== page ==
By James V. Grimaldi
Washington Post Staff Writer
Wednesday, June 3, 2009 4:21 PM
Attorneys for imprisoned former lobbyist Jack Abramoff said yesterday that his wife and five children are living "just above the poverty line" and he should be permitted to continue spending a tax refund of more than $500,000 to pay back his lawyers and creditors, as well as those who have helped his family make ends meet.
The filing by Abramoff's legal team came in response to move by the Justice Department last month to stop Abramoff from using the tax refund to pay his bills. The government lawyers told U.S. District Judge Ellen S. Huvelle that a previous court order required Abramoff to first make $23 million restitution to Indian tribes and others he has admitted defrauding.
Abramoff, who has been behind bars since 2006, received a $520,189 refund from the IRS on May 4 and has already spent a significant chunk of it to pay outstanding bills.
The lobbyist's lead attorney, Abbe D. Lowell, said that Abramoff "did not try to avoid any restitution requirement, he did not seek to hide the fact that he was getting a refund from past taxes and he did not try to do anything but comply" with the law. Lowell said that Abramoff had previously liquidated a retirement account to pay $325,000 toward restitution to victims in a separate Florida fraud case related to Abramoff's purchase of a casino cruise line.
Abramoff's attorneys, including Lowell's firm, received some of the money from their client's tax refund. But Lowell said the Justice Department was well aware of the pending windfall for Abramoff when he negotiated a plea deal in 2006, and attorneys said that the government even helped "on several occasions" to process the tax refund. "It could not have come as any surprise to DOJ that Mr. Abramoff would be receiving a tax refund DOJ officials repeatedly helped facilitate," Lowell said in his court filing.
The refund represents money and tax credits from losses before he was jailed, Lowell said. "This tax refund was a one-time rare occurrence and the money received was spent paying long-standing creditors, paying long overdue fees or to provide living expenses for his family," he said.
Abramoff's wife, Pam, earns $38,000 a year, barely enough to help support the couple's five children, Lowell said. "For a family their size, the Abramoffs are living just above the poverty line," Lowell said. "The family lives in a house it cannot afford to live in, but given the depressed price of the home and their debt on it, they cannot afford to sell it, either." He said the roof on the Abramoff house is leaking.
Some of the tax refund was used to repay loans owed for food, clothing and housing costs while Abramoff was in federal prison in Cumberland, Md. Among the checks written was $87,500 to repay loans from Abramoff's father, who lent the family from his retirement savings and is still owed another $75,000.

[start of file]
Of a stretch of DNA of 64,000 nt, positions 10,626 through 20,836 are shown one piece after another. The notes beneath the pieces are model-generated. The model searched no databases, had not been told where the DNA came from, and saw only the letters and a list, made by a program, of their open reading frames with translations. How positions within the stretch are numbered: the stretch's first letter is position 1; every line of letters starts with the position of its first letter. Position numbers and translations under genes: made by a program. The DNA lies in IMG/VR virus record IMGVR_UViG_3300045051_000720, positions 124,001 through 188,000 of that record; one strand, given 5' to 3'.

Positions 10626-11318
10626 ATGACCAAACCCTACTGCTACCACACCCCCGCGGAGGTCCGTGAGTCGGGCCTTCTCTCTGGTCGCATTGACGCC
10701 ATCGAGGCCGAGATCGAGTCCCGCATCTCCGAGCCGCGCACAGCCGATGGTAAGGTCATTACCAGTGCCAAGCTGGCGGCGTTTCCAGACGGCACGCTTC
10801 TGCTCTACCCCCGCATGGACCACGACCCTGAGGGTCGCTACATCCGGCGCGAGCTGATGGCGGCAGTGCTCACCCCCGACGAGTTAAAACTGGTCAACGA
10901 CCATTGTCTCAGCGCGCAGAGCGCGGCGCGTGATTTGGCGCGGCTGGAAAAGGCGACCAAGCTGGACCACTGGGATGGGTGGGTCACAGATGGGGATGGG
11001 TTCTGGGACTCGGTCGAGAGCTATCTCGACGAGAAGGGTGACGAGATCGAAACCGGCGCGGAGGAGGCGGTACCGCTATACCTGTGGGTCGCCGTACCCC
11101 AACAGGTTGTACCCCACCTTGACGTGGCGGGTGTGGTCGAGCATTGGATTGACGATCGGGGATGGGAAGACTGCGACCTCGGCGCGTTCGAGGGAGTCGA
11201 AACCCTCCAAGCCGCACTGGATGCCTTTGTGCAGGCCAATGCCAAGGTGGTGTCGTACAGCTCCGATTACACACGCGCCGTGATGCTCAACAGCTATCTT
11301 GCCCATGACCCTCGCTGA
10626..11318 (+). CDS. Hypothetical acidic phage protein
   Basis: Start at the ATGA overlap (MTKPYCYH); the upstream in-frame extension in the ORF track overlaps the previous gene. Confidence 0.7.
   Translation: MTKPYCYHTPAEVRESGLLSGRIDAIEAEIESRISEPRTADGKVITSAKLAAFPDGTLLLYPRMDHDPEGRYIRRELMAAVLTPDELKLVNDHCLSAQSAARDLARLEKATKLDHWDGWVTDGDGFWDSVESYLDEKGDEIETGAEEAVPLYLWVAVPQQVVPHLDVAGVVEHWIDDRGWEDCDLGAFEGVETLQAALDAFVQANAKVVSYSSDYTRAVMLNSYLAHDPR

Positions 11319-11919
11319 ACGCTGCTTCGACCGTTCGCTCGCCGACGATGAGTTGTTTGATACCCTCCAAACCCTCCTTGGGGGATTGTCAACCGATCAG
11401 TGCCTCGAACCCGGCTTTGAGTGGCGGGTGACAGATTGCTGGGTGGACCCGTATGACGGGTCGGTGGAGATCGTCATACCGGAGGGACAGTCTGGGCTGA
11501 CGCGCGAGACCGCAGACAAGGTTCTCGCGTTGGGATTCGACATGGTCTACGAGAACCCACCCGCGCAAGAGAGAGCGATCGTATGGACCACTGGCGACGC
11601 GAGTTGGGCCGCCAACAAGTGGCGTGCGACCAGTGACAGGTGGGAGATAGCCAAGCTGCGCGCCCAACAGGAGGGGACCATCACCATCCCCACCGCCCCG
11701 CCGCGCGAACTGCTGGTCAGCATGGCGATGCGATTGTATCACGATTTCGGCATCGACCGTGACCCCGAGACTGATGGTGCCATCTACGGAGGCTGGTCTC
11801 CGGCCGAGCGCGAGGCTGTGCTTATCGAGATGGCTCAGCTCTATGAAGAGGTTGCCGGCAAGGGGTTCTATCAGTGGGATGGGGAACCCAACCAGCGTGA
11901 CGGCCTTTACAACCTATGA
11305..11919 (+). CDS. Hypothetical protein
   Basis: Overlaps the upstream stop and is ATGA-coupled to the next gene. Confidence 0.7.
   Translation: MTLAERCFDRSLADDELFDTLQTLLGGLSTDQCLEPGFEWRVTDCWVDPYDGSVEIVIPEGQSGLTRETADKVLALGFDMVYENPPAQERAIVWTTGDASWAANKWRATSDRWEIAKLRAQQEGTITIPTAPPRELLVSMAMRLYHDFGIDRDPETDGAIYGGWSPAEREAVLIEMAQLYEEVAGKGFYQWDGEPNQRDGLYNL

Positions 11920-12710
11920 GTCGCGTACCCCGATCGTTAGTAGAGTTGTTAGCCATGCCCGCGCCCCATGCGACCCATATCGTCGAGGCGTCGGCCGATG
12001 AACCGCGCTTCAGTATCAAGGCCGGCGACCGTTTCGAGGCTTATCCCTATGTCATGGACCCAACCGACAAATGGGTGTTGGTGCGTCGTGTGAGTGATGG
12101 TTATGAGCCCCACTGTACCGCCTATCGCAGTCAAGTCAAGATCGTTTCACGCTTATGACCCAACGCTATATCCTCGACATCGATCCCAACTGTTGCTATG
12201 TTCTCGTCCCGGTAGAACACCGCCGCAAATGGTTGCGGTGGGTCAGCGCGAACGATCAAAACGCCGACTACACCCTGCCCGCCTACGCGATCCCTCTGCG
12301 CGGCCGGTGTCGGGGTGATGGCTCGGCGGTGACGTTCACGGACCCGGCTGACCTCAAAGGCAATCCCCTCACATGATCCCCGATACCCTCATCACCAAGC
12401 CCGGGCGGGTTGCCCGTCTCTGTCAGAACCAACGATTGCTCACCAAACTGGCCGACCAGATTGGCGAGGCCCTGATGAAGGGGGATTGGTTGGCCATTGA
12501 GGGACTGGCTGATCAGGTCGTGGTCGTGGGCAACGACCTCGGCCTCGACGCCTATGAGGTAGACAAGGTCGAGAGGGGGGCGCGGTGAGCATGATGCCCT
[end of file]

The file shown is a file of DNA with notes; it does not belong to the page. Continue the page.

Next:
Others paid out of the tax refund were Abramoff's attorneys, including Lowell's firm McDermott, Will & Emery LLP, which received $75,000. Another firm, Zuckerman Spaeder LLP, received $25,000, the government said. But the payments were a fraction of outstanding legal bills of more than $3 million, mostly owed to Chadbourne & Park, where Lowell worked until two years ago.
The money paid to Mendelson & Mendelson, Abramoff's accountants, was $104,000, less than half of what was owed, Lowell said. The firm "did the work to help create his plea agreement and then obtain this tax refund," Lowell said.
After learning of the Justice Department's motion last month, Abramoff's wife held off sending $50,000 to the state of Maryland for back taxes, $22,000 to Montgomery County for property taxes and $5,000 for their daughter's private school tuition, Lowell said.
Abramoff pleaded guilty in 2006 to conspiring with Michael Scanlon, a onetime press aide to then-House Majority Leader Tom DeLay (R-Tex.), to defraud tribal clients. Abramoff told tribes to hire Scanlon's public relations firm at inflated prices and the two split the profits. Huvelle sentenced Abramoff last year to four years in prison for fraud and influence-peddling. He had already been serving a term of five years on the Florida conviction. Scanlon also has pleaded guilty but has not yet been sentenced.
A trial for another Abramoff associate, Kevin Ring, is set for this fall. Ring last week filed a motion asking that some evidence be suppressed and that certain Justice Department attorneys be removed from the case because one of the government witnesses has separately been chosen to investigate alleged prosecutorial misconduct in the corruption trial of former Sen. Ted Stevens (R-Ala.). Attorney Henry Schuelke III, listed as a government witness, was recently picked to investigate actions by some of the same Justice Department prosecutors working on the Abramoff matter.